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Revolutionary Database Developed

What a milestone: Scientists have developed the initial database containing the precise makeup of 57,000 proteins found in blood cells. This breakthrough has enabled the improvement of the ability to anticipate if individuals who receive liver transplants will reject their new organ.

The human body contains various types of cells in the blood and bone marrow. Each of them with unique functions and protein expressions. Proteins, composed of amino acids, derive from specific genes in the DNA. Genetic variations or modifications during protein production create unique proteoforms. Proteomics refers to the study of proteins in cells, tissues, or organisms. "Bottom-up" proteomics (BUP) uses enzymes to digest proteins into small peptides. In contrast, "top-down" proteomics (TDP) analyzes intact proteins, identifying their modifications.

Blood Proteoform Atlas (BPA) enables prediction of liver transplant rejection

To study the proteoform composition of human blood and bone marrow cells, 21 different cell types were isolated and analyzed by TDP, creating the Blood Proteoform Atlas (BPA). The BPA contains almost 57,000 proteoforms from over 9,000 genes, forming the first human blood proteoform repository. The BPA provides a foundation for advancing fundamental knowledge of proteins in human cell types. This helps physicians to provide patient-tailored treatments and also supports the development of new clinical tests in the future.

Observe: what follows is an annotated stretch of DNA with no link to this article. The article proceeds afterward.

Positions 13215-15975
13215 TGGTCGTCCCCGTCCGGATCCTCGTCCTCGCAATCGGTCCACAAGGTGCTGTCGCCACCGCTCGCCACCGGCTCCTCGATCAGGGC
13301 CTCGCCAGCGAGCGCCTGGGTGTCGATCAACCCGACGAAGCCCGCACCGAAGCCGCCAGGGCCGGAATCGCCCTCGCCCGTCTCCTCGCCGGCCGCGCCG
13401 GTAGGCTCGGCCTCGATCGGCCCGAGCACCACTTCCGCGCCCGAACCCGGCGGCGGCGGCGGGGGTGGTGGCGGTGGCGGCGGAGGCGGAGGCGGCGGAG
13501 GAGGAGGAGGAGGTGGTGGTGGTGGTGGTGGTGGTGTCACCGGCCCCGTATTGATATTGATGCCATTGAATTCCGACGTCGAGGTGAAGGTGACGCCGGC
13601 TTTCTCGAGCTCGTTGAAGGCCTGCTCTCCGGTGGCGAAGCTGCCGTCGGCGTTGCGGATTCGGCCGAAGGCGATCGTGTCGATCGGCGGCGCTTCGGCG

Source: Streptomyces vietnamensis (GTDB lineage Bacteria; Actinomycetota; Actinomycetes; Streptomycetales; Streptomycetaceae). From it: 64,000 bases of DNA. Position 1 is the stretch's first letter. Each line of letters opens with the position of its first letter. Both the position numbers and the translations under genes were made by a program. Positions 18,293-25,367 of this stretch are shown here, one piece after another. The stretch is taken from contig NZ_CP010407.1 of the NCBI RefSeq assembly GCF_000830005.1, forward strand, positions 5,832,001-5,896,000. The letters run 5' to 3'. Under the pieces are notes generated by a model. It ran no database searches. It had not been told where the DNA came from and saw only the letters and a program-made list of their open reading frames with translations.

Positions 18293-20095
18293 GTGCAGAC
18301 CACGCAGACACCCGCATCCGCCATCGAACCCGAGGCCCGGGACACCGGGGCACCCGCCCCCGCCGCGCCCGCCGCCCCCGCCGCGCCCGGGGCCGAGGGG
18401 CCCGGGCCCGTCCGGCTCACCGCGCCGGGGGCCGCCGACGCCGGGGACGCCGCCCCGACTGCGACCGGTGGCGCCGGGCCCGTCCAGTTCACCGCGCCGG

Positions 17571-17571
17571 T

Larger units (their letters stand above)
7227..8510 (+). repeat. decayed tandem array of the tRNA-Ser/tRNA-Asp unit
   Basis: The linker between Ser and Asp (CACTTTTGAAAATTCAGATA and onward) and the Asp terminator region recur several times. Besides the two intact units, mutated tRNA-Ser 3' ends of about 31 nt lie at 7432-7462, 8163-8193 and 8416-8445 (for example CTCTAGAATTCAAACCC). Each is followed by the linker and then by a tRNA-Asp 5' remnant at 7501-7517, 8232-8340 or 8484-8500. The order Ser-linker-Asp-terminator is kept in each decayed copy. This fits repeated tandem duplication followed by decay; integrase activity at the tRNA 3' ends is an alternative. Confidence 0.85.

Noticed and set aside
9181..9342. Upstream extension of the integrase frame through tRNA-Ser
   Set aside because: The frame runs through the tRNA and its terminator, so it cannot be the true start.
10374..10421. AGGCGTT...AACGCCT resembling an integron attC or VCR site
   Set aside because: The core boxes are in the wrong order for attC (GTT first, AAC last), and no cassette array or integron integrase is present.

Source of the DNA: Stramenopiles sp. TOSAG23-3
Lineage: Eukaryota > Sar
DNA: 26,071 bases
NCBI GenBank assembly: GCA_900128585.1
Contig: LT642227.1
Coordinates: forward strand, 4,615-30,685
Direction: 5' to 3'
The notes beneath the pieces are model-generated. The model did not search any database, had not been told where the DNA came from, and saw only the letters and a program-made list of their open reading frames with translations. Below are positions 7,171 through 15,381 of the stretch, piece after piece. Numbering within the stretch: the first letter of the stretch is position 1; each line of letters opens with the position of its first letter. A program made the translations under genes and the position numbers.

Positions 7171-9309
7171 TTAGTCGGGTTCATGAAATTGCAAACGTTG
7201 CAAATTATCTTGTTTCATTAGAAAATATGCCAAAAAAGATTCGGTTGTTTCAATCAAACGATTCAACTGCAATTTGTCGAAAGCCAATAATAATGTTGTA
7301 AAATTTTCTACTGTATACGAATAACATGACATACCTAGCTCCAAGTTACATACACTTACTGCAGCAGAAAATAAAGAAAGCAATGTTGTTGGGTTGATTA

The BPA was also used to find specific proteoforms that could predict graft rejection in liver transplanted patients. By comparing the total amount of proteoforms in white blood cells from three liver transplant groups, 61 proteoforms were identified that have their amounts increased or decreased in the comparisons between the three experimental groups. A new assay that analyzed the 61 proteoforms of interest in a targeted fashion was developed and used to interrogate a new set of samples. 24 proteoform candidates were identified that can potentially help diagnose liver rejection and be used in a future clinical test.

In summary, studying proteoforms improves our understanding of human health and disease status, and the BPA is a foundational resource for advancing knowledge of proteins in human cell types. This provides better indicators of cell type and also supports the development of new clinical tests in the future.

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